Recently on NPR, Lulu Miller did a piece on a man named Martin Pistorius who fell ill as a child due to cryptococcal meningitis. With all of his motor function lost, Martin eventually went into a coma and while his parents took care of him, the doctors' assessment that Martin was essentially a vegetable left them with no hope of recovery and only the task of waiting for Martin's eventual death. However, weeks turned into months turned into years--Martin would not die. Moreover, as we would all eventually find out when Martin recounted his story, he actually awoke to consciousness but not yet able to move any muscles and so communicate by any means. Martin was alive, mentally, consciously, though without any external indications. To get the full story, you can buy his book here.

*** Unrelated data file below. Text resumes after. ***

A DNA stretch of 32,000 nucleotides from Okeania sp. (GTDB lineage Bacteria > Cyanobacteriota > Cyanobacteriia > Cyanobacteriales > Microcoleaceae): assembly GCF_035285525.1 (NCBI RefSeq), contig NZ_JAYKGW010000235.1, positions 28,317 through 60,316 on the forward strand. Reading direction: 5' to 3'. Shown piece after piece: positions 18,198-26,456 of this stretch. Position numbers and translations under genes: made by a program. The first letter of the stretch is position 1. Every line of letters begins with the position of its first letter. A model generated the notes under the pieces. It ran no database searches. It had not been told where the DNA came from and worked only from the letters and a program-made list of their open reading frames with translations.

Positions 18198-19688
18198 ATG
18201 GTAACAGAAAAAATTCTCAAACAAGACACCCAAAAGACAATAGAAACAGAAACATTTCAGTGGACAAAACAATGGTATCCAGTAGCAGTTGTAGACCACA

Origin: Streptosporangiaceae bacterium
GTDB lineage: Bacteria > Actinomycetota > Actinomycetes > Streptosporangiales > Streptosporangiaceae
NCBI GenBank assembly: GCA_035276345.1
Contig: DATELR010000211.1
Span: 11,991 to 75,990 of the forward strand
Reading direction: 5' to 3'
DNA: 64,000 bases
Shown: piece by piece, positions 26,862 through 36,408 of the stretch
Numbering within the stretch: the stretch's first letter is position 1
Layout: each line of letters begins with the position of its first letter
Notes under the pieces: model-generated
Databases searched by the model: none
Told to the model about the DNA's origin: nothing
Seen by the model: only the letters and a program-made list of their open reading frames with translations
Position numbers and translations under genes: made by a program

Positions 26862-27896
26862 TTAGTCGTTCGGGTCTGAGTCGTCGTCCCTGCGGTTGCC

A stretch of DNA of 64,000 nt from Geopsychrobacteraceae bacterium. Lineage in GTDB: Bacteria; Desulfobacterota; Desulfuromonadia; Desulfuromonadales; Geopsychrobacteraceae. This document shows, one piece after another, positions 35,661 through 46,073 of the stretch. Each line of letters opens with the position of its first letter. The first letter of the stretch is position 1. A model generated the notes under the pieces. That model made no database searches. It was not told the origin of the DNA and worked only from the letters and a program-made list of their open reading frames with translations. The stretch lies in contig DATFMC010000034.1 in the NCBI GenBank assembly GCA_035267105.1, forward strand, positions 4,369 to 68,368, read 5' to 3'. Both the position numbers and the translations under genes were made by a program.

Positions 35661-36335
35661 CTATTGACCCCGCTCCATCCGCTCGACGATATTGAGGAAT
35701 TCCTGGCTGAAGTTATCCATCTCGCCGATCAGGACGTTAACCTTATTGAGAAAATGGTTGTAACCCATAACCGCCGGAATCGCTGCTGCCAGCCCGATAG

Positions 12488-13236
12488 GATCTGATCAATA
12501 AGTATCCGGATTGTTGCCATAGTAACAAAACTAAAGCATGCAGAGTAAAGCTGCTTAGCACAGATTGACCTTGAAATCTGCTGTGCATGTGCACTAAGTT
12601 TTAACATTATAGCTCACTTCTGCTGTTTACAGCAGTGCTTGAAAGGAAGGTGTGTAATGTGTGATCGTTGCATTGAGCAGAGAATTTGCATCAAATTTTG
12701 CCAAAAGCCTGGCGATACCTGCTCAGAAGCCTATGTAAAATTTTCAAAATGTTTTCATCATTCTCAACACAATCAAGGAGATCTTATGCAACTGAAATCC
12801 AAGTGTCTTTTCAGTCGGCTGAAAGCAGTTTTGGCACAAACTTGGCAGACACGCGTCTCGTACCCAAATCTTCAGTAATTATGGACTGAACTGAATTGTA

The main issue I want to highlight is that what would have appeared to so many as a typical case whose solution is euthanasia--a human person who no longer showed any active brain functioning--was in fact not dead and though he fought through depression after regaining consciousness, returned to live a most fruitful, happy, and productive life on terms which even Peter Singer could live with.
It begs the question both in terms of lack of consent on the part of the person who is paralyzed in such a fashion as Martin was, whether the lack of external indications is sufficient for determining the absence of a functioning mind. The sanctity of life demands that we not execute fatal measures when we are unable to determine whether someone is alive. It seems clear enough that doctors know less than they thought they did when it comes to that dynamic force which animates our mortal coil.